When John Hansen and his family began researching flights and hotels for a trip to Orlando next year, they were thinking about spring break. Now, however, they aren’t planning to come until 2011.
The family does not want to risk traveling all the way from Boise, Idaho, before The Wizarding World of Harry Potter has opened at Universal Orlando.
“I wanted to be absolutely certain that Wizarding World would be open when we planned on coming,” said Hansen, a 46-year-old father of two.
The Hansens aren’t the only ones waiting. Many other people — from overseas tourists trying to time their vacations, to local tourism executives attempting to forecast next year’s business prospects — are anxious for Universal to set an opening date for Wizarding World, the $200million-plus “theme park within a theme park” based on author J.K. Rowling’s internationally beloved book series.
Universal, which has said little about Wizarding World since announcing it more than two years ago, promises a “first-ever glimpse” of the project Tuesday. But it will not say whether the announcement will include an opening-date target more precise than 2010, which is all it has offered so far.
A spokesman for the resort declined to comment last week.
It is a question with big implications not only for Universal but for Orlando’s entire tourism industry, hit hard this year by a travel slump brought on by the global recession. Travel promoters are banking on Harry Potter to help end that slump.
The Orlando/Orange County Convention & Visitors Bureau currently projects that travel to Orlando will flatten out in 2010, after sinking 9.1 percent this year to about 44.5 million visitors. But those figures could shift based on how early in 2010 — or how late — the Wizarding World of Harry Potter debuts.
“Harry Potter’s a big variable,” visitors bureau President Gary Sain said.
There are some clues. For example, Universal’s licensing contract with Rowling and Warner Bros. Entertainment states that a grand opening for Potter must occur by June 30, 2010.
But beyond that, there has been little more than often-conflicting speculation. Some people say they have been told that Universal will open a first phase as early as December of this year; others say construction has fallen far behind schedule.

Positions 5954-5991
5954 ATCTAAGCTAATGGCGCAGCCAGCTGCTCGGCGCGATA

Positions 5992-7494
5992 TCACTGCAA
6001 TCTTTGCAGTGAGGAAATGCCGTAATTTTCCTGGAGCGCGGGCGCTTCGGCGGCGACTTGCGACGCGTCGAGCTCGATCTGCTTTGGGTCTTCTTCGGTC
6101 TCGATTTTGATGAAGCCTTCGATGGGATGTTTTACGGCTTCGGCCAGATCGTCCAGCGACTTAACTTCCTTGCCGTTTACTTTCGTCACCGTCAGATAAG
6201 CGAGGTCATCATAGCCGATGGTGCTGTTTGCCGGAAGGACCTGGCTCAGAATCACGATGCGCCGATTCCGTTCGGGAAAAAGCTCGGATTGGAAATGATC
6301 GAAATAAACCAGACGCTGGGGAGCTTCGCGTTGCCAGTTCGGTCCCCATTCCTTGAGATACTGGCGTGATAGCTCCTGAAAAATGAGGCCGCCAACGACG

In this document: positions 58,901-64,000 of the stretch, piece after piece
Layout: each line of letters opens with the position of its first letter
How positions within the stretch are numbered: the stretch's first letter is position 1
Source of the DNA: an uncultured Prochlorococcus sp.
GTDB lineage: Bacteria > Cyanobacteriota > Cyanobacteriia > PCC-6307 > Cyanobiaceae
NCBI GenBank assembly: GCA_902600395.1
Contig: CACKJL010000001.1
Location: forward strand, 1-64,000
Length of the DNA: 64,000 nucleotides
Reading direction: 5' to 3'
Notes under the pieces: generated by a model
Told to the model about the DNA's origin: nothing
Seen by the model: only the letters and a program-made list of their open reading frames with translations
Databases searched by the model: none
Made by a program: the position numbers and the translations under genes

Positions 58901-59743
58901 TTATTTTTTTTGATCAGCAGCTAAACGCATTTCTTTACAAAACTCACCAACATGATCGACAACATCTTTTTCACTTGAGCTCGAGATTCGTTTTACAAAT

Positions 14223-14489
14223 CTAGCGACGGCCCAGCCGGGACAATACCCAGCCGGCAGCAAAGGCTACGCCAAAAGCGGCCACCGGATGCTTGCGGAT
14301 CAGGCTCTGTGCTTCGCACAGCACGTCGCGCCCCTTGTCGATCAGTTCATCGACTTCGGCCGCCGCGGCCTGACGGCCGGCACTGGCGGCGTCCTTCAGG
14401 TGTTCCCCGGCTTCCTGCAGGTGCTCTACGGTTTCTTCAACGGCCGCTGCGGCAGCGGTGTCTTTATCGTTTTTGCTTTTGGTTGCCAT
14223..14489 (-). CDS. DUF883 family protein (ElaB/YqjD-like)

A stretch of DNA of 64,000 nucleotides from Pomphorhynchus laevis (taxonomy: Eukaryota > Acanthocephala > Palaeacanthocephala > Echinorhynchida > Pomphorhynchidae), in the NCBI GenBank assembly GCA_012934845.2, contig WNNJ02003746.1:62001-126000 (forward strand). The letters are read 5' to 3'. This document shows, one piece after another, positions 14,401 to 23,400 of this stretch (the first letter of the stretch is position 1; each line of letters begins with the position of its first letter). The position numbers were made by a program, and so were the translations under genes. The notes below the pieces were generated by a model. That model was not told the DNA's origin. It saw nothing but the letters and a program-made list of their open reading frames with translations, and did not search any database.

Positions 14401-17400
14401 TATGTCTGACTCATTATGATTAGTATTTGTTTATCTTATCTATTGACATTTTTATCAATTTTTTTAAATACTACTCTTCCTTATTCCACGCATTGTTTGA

Making some people nervous: Universal’s struggles earlier this year with its new Hollywood Rip Ride Rockit roller coaster. The attraction was initially supposed to open this spring but did not start operating until about three weeks before Labor Day.
“If one ride can be delayed beyond their expectations by a few weeks, I can easily see how a ‘theme park within a theme park’ could be delayed even further,” said Wendy Buckley of Clara, Ireland. Buckley said her family went ahead and planned a trip to Orlando next year — but booked it as late in the summer as they comfortably could in hopes of making sure they can visit Wizarding World.
“We’re leaving the few days we will spend in Universal until last, to ensure our best chance of it being open,” Buckley added.
Whenever Harry Potter does arrive, industry experts say, the boy wizard’s effect on both Universal and the broader Orlando economy should be profound.
Although the 20-acre Wizarding World is not a stand-alone theme park — it will be an island within Universal’s Islands of Adventure — boosters say it is nonetheless the biggest addition to Orlando tourism since Walt Disney World opened Disney’s Animal Kingdom theme park in 1998.
“Arguably, Harry Potter has almost a new-park impact,” said Ray Braun, a senior vice president at ERA AECOM, a Los Angeles-based consulting firm that does economic research for the theme-park industry. “We think it’s the most powerful brand that hasn’t been exploited in this industry.”
Harry Potter should prove an especially strong lure for tourists from the United Kingdom, which has long been Orlando’s most important overseas market but which is struggling mightily right now. The convention-and-visitors bureau forecasts that travel to Orlando from the U.K. will plummet 16.4 percent this year to about 800,000 travelers, which would drop it behind Canada as the region’s busiest international feeder market.
Rowling’s seven-book series is set in England.
There is plenty of evidence of Harry Potter’s financial magic at the box office. The first six films based on the books have grossed more than $5.4 billion worldwide, according to BoxOfficeMojo.com, a tracking Web site. Five of the movies rank among the 15 biggest worldwide box-office hauls of all time.
The results are a testament to the attachment Harry Potter fans feel to the series — something that promoters fully expect will translate to theme-park attendance.
“That’s 300 million fans worldwide — brand-loyalists,” Sain said. “This is going to really help us.”